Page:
In 2014 when I arrived at The Dakota in Detroit for my second-to-last visit with Elaine Stritch, she was sitting up in her bed. Her arms and legs were noticeably thin. Those endless gams of hers had begun to look twig-like. For the first time, she looked frail and vulnerable.
As I entered, her hair was disheveled and she was searching for vision, moving her head around to get her subject in her increasingly diminished sightline. “Oh my god, you’re a sight for sore eyes,” she said when she saw me. I took her hand and squeezed it tight and looked into her eyes.
“Well, you look a little thinner, but not too much worse for the wear,” I said.
“Not too much, eh?” she said. “You sure know how to flatter a girl.”
Just then, bounding into the bedroom came a brown, longhaired dachshund followed by a young woman named Jody. The dachshund jumped up on the bed and was warmly greeted by Elaine.
“My god, who’s this?” I asked.
“Oh, this is the newest member of the family: Marshall Bay. And this is Jody. She’s my dog walker, and she’s training the little bastard to stop peeing all over the fucking place.”
“He did well today, Elaine. We’re close to having him under control,” Jody said.
“Oh, yeah, that’s what you think. He crapped on the dining room rug yesterday. So I’d say we still have work to do. Isn’t that right?” she said, rubbing Marshall’s head. “You little twit.”
• • •
As we continued to talk, with Elaine updating me on her most recent trials, I noticed a clear deterioration in her cognitive function. She would occasionally slip into momentary confusion, inserting words that made no sense in the context of the thought she was trying to communicate. These lapses didn’t last long. What was particularly interesting was that she didn’t respond the way Elaine would typically respond, that is, fighting to get through the memory lapse. Now she just lingered in the confusion, consigned to defeat. The absence of the fight was most telling.
• • •
That afternoon around the kitchen table, I read a bit from the Times. A notice about Kristin Chenoweth starring in an upcoming revival of On the Twentieth Century elicited a “Who’s that?” from Elaine. I told her she was the petite blond who starred as the good witch in Wicked. “She’s got a fabulous voice,” I said. “She can belt, she can sing legit opera, you name it.”
“Well, I have no idea who she is,” Elaine said. “And why she’d want to star in On the Twentieth Century is beyond me.”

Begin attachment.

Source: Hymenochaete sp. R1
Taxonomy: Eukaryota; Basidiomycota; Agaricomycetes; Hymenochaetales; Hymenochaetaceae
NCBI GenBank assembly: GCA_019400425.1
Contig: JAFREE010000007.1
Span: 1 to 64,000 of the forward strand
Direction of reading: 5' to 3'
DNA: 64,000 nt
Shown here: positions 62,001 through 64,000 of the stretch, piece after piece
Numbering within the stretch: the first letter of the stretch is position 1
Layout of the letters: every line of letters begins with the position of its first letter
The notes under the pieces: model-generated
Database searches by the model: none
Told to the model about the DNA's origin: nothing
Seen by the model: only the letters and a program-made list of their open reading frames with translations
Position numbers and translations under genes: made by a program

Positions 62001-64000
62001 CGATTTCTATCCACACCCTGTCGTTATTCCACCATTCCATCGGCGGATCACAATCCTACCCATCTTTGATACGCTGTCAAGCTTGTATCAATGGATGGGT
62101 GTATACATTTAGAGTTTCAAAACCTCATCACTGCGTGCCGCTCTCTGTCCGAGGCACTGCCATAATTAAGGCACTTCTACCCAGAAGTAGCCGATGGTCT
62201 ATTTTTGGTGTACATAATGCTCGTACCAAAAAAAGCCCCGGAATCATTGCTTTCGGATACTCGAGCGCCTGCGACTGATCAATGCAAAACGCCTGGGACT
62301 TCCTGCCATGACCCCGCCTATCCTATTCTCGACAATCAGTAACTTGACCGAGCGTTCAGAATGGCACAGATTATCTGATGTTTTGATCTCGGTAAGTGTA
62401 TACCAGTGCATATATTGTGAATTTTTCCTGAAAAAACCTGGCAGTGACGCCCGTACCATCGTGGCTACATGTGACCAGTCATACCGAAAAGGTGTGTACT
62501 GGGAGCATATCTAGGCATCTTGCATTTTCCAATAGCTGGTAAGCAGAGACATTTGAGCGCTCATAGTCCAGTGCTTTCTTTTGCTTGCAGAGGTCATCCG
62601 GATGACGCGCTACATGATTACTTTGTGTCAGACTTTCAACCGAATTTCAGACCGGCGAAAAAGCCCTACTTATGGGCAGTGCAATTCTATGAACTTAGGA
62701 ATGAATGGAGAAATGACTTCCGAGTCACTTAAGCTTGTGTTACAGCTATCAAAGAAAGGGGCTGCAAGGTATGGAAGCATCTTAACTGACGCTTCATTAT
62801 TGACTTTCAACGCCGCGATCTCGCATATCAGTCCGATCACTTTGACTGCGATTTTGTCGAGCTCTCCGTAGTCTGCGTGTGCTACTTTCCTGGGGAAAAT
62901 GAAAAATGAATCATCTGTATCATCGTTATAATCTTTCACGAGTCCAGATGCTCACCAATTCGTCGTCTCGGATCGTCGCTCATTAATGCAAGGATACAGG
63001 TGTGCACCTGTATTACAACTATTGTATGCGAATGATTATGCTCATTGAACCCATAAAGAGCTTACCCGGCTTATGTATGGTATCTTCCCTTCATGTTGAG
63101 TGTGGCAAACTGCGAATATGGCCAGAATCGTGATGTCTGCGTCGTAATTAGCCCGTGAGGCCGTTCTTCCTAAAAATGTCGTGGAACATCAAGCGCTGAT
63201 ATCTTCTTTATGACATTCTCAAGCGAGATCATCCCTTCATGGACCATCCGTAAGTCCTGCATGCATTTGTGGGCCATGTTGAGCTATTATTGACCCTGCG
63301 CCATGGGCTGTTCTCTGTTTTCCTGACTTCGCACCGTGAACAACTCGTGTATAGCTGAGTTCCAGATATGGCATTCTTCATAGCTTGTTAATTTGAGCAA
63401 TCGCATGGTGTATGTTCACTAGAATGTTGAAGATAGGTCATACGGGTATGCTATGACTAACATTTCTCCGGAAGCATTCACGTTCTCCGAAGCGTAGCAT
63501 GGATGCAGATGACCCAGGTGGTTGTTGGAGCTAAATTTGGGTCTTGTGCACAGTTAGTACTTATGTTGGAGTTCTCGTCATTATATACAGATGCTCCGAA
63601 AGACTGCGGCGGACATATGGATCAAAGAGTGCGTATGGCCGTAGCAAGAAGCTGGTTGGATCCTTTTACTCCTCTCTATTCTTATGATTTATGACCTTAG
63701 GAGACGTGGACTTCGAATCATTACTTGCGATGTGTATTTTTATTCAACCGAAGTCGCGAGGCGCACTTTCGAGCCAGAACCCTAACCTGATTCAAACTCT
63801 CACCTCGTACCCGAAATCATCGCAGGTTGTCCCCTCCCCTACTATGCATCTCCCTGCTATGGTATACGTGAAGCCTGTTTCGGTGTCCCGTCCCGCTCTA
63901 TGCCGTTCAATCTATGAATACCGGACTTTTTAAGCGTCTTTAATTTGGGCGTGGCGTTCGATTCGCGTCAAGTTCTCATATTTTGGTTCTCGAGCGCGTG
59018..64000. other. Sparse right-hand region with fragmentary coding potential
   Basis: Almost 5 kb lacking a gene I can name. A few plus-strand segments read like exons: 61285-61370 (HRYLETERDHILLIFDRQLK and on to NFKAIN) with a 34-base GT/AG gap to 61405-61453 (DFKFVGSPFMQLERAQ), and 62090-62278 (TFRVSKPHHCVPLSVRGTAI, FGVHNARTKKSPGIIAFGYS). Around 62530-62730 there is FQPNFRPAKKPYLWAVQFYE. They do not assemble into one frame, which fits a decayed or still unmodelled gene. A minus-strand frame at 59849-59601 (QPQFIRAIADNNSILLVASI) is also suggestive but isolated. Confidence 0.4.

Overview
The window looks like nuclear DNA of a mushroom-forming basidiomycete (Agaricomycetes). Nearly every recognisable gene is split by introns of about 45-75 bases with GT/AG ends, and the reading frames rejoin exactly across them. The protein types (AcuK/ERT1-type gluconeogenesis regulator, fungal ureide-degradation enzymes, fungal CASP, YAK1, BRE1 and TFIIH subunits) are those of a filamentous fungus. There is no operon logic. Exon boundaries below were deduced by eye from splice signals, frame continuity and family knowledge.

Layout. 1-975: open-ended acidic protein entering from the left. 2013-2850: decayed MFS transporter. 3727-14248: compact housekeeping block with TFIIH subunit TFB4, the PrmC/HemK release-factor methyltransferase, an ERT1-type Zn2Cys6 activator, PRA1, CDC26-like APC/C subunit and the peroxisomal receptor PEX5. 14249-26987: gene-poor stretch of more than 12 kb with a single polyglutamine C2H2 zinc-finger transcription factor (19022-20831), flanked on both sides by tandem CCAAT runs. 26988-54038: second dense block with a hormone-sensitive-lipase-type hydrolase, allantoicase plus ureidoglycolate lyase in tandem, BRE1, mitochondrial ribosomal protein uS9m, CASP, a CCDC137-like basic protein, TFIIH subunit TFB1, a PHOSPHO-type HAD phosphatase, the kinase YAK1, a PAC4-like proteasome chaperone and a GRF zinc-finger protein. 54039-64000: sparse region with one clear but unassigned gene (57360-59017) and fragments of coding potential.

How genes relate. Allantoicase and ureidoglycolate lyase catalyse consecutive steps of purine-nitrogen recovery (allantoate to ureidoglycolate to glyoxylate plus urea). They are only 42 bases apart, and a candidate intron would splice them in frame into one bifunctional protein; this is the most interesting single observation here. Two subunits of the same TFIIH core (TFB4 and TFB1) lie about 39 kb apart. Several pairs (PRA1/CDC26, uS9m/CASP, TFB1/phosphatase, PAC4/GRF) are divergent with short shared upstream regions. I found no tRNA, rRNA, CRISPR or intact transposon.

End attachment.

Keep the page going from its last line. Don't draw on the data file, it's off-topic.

I showed Elaine a YouTube clip from The Rosie O’Donnell Show where she sang “Something Very Strange” from Sail Away. The song lyric refers to a woman surprised that finally something good was coming to her in life. “I think this is a real fine performance, Elaine.”
“Yeah” she said, “not too bad.”
“When I watch this I see an actress who knows how to work against the obvious meaning of the lyric,” I suggested. “If the lyric suggests sadness or regret, she knows to keep it light until just the right moment. And then, for only an instant, she allows the character’s vulnerability to break through, almost as if by denying it for most of the song, the pressure builds up before it comes crashing out. And then you rein it in with a sense of ‘Oh well, life is tough for us all. No crying about it.’”
“Well, I think that’s a good observation,” Elaine said. “Crying is never very interesting to me. When I see someone cry onstage, that rarely affects me. But watching someone try not to cry, and lose control, and then pull it back in … well, that’s a hell of a lot more interesting, don’t you think? That’s what we do in real life.”
“One of my greatest gifts – if talent is a gift, and I think it is,” she continued, “is that I have always known exactly what an audience needs. I can’t explain it. I just feel it while I’m doing it, and I know how to make sure they get what they need.”
I enjoyed talking about acting with Elaine. It’s a hard thing to talk about, to put words to, but when we did, it was always interesting. I think Elaine enjoyed it because, inevitably, it was flattering to her. She knew she was with someone who observed her work with great care.
• • •
Later that evening, after dinner, we worked our way through a stack of cards and letters from fans. Liz Smith continued to report on Elaine’s health in her column, which spurred a resurgence in Elaine’s fan mail. One card included a photo of Elaine at the age of 18, sitting in New York’s Central Park reading a letter. Her bicycle was behind her. She was wearing a halter-top and short shorts. The sender included the newspaper clipping which stated that Elaine had been cited by the NYPD for appearing in the park in such revealing attire — with the Judge quipping that her appearance was enough to “incite a riot.”
“Oh my god, look at that. Isn’t that great?” Then after a deep pause, “Jesus, John, it all goes so fast.”
As she had done before, Elaine asked for a back rub. Her shoulders were very bony, her weight loss painfully evident. But I could tell she enjoyed the touch. After just a few minutes, Elaine started to get sleepy. After she was settled back in her bedroom, I said goodbye, telling her I’d call again soon for another visit.
I felt compelled not to wait; time was beginning to feel urgent.
NOTE: The second part of “The Final Chapter” will be posted on Nov. 10, 2017.
JOHN BELL is the head of the division of performing arts at DeSales University in Pennsylvania.